In the last hours Peruvian natives have occupied an airport at Andoas and an area known as Block 192 which is the nation's biggest crude oil production field as they demand President Ollanta Humala´s government restart dialogue over environmental damage and compensation.
Two Amazon native organizations representing 60 communities, each with 500 to 1,000 members, have occupied platforms for crude oil production, the airport and other operation areas of the country´s biggest crude oil production field.
Ismael Vega, who works for an institution that supports native rights, told Latin Business Daily by telephone on Tuesday afternoon that the occupation is the last resort of natives after Humala´s government declared on Aug. 25 that the legally required Previous Consultation process with natives was over. Vega represents the Amazon Center for Anthropology and Practical Application, which has worked for the past four decades to support native rights.
“What is happening in Block 192 is a set of actions by indigenous associations faced with the Peruvian government decision to declare the dialogue process over, in violation of their rights,” Vega said.
The government simply declared the process over because there were not any advances in the dialogue related to environmental remediation, to land titles and to compensation for native land use, Vega said.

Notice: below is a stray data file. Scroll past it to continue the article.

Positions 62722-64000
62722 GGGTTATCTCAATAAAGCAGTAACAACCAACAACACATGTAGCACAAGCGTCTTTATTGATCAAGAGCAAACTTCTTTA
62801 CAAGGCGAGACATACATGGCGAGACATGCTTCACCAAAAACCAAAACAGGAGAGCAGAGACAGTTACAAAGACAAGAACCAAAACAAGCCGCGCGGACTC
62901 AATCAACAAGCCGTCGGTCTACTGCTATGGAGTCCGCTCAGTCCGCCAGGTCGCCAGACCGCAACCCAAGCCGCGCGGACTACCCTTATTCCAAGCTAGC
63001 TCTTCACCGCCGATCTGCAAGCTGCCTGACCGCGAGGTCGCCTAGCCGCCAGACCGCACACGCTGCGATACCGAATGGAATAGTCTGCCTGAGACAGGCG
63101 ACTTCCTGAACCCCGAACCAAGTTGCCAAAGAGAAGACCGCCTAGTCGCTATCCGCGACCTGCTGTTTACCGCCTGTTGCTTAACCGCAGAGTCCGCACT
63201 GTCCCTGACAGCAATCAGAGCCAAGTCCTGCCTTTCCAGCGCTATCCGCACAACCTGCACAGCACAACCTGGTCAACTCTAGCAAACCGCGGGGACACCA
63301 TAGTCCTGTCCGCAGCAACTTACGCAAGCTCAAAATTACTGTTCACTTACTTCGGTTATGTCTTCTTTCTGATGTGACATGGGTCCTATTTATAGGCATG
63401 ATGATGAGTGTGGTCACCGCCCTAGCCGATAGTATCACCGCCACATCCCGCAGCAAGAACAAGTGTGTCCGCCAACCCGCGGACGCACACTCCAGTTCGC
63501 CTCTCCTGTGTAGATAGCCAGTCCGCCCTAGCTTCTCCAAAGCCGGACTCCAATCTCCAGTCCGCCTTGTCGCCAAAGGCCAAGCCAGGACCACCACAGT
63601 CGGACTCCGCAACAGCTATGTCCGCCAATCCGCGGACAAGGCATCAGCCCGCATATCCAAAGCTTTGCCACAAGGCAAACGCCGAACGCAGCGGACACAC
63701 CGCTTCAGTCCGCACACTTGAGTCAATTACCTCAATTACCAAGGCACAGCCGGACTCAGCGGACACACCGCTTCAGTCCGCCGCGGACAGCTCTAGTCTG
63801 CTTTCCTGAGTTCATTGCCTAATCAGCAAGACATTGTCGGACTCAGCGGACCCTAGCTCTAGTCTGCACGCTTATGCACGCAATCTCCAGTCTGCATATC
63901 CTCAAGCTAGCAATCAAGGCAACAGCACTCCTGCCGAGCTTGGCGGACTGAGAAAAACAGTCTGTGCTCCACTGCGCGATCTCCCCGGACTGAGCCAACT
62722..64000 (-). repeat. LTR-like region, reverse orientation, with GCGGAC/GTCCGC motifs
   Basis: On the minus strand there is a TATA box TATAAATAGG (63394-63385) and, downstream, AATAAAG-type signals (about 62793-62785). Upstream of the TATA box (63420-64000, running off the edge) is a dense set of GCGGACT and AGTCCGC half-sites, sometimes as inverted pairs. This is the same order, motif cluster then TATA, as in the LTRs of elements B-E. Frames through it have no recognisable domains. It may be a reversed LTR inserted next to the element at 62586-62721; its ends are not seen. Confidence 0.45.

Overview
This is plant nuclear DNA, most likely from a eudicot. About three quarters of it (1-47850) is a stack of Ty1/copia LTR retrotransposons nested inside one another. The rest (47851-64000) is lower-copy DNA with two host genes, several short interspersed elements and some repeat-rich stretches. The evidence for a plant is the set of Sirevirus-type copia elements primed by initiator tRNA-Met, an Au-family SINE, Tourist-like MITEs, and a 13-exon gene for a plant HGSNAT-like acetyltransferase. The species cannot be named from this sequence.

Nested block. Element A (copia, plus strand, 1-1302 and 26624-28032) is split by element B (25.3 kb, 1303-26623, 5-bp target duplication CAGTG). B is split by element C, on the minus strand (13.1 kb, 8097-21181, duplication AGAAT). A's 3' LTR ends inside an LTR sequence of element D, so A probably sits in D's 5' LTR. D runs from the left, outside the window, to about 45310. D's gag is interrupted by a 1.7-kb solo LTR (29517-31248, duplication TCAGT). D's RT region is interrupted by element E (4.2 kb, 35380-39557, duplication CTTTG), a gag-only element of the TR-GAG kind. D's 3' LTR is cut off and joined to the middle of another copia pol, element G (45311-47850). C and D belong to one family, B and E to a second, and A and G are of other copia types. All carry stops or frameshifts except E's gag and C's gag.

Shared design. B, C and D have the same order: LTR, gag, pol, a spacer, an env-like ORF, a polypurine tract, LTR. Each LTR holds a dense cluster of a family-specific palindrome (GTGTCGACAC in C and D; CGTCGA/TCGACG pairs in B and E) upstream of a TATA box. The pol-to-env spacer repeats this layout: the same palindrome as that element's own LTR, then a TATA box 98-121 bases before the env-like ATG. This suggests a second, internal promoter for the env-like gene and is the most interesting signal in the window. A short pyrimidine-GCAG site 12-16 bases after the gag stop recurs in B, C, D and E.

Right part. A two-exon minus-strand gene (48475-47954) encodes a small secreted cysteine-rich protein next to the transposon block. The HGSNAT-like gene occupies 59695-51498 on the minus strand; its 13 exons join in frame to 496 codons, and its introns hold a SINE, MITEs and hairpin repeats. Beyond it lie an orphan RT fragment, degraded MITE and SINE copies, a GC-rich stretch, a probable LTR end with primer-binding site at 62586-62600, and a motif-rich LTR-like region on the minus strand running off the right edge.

Pacific E&P, which began working the land at the start of September under a two-year concession contract, said in an email sent to Latin Business Daily on Tuesday afternoon that the area was in a mode of "operation of deferred production."
"Native communities of Block 192 have called a stoppage because they consider that there are issues in the Previous Consultation process that have not been closed. Taking into consideration that in Peru the process and realization of Previous Consultation is exclusive responsibiity of the government, Pacific is completely confident in the government´s efforts to solve this situation as soon as possible," the email said.
The area produces over 10,000 barrels per day of crude oil.
“There are serious environmental damages caused by more than 40 years of operations which have not only affected the rain forest but also people´s health,” Vega said, adding that natives were demanding a compensation fund for health care and environmental restoration be increased to about $62 million.
The government had also offered the communities 0.75 percent of the crude production as compensation, but that fell short of the demands of the groups, he said. The offer by the government of a percentage of production to compensate natives is unprecedented.
“The communities are making use of their right to a peaceful protest because the government is not respecting their rights to consultation,” Vega said. All advances in previous talks were lost, he added.
Humala´s government had approved the law of previous consultation early in his term. Peru had also long subscribed to international treaties that gave indigenous people in their territory rights to be consulted over projects in the lands where they have lived since ancient times.